Breakfast: Chocolate shake Smart Meal
Lunch: Tuna salad with new potatoes
Dinner: Pesto pasta Smart Meal
Snack: Grilled chicken breast, tomatoes
I couldn’t stand to try the chocolate shake as a shake, so I followed the instructions to turn it into a cake. It resembled dog poo. It felt like a discus. I managed a couple of bites and left it. I was grumpy and sat upstairs trying to work, quite literally obsessing over food. My husband suggested I call it quits as he was concerned about my moods and how lethargic I was. I ignored him, but accepted his lovingly prepared chicken and tomato snack mid morning. I tried the pesto pasta that evening and although I was able to stomach it, I felt like I was eating a bowl of watery sauce with the occasional broken piece of pasta in it.
I went to bed trembling.
Breakfast: Raspberry shake Smart Meal
Lunch: Avocado, bacon, tomato on rye
Dinner: Tomato soup Smart Meal
It won’t surprise anyone to know that once again, I couldn’t finish breakfast. Dinner was like tomato cuppa soup. I weighed myself this morning to discover I was 3 kilos down, but I was ratty and tired. I burst into tears after dinner and my husband forced a slice of toast on me. It was the most beautiful thing I’d ever tasted.
We had a chat and it was at this point I decided I had to stop.
These meals promote an unhealthy relationship with food. Artificial meals are not a substitute for a meal. I lost weight quickly due to the calorie deficit, but my skin was pale, I was tired and I was literally obsessing over food, thinking about when I would be able to eat. I was grumpy and difficult to live with. I got very little work done as I was simply unable to concentrate. I was making life difficult for everyone around me. I had to stop.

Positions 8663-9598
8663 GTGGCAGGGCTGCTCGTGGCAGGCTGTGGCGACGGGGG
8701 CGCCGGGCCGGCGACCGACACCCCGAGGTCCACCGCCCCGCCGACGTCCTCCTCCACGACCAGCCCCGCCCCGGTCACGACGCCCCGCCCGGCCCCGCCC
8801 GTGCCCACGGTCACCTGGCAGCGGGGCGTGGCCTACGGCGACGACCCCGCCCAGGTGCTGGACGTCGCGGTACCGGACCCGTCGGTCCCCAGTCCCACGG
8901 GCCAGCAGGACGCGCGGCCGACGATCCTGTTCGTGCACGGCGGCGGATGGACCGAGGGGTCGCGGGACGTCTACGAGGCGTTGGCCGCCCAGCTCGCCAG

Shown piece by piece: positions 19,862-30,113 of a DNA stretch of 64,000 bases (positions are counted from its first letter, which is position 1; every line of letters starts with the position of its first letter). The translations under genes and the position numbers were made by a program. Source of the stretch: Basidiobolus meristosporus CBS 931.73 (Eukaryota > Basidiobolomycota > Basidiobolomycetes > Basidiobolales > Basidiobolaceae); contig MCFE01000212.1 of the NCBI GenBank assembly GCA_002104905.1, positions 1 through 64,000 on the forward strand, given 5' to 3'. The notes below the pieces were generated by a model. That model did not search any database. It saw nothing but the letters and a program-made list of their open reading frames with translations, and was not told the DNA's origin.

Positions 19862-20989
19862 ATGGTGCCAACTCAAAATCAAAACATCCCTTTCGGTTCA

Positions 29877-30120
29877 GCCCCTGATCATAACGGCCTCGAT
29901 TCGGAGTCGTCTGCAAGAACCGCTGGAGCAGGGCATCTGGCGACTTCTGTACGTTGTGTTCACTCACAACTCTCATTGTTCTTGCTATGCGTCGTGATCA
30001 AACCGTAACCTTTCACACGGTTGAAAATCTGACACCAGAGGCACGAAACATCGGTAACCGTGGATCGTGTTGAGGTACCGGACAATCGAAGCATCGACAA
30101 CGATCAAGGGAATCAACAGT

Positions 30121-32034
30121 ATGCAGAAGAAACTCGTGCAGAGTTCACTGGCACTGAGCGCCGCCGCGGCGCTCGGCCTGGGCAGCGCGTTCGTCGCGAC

I do not believe this to be a sustainable method of weight loss and I would query how safe it is to undertake such a low-calorie diet without medical supervision. I would certainly question whether it is safe to engage in meal replacements without medical supervision and this is something I have no qualms about saying to any seller of meal replacement products. Powdered food does nothing to promote a healthy diet, plus the taste just isn’t the same as enjoying fresh ingredients. By a way of experiment for the following couple of days, I stuck to roughly the same calorie intake, but swapped the shakes for actual food. Although I still felt a little hungry, I definitely felt much better for eating. But it seemed a shame to waste so many Smart Meals.
So Shape for weight gain?
As mentioned, I lost 3 kilos taking So Shape, but my husband is extremely underweight and is trying to gain. He decided to make up a shake each day with milk, giving him an extra 450-500 calories a day. He did this every day for a week and was able to gain 3lb doing so. To put this into context, my husband is nearly 6ft and was down at nearly eight and a half stone. Weight needs to be gained. So Shape shakes made with milk gave him an easy way of getting those extra calories in, although he said they didn’t taste great.
So Shape – The Good Points
I’ve been negative in this review and I make no apologies – these are my entirely honest experiences. However, I must give the company credit for the following:
The Bad Points
Please, please, PLEASE, listen to the advice of drinking water. And if you think you’ve drunk enough? Drink some more for good luck. Otherwise you could be in the bathroom for a long time…
If you must consider giving meal replacements a go, then So Shape offer great customer service. However, please consider seeking the advice of a medical professional before undertaking a low-calorie meal replacement diet.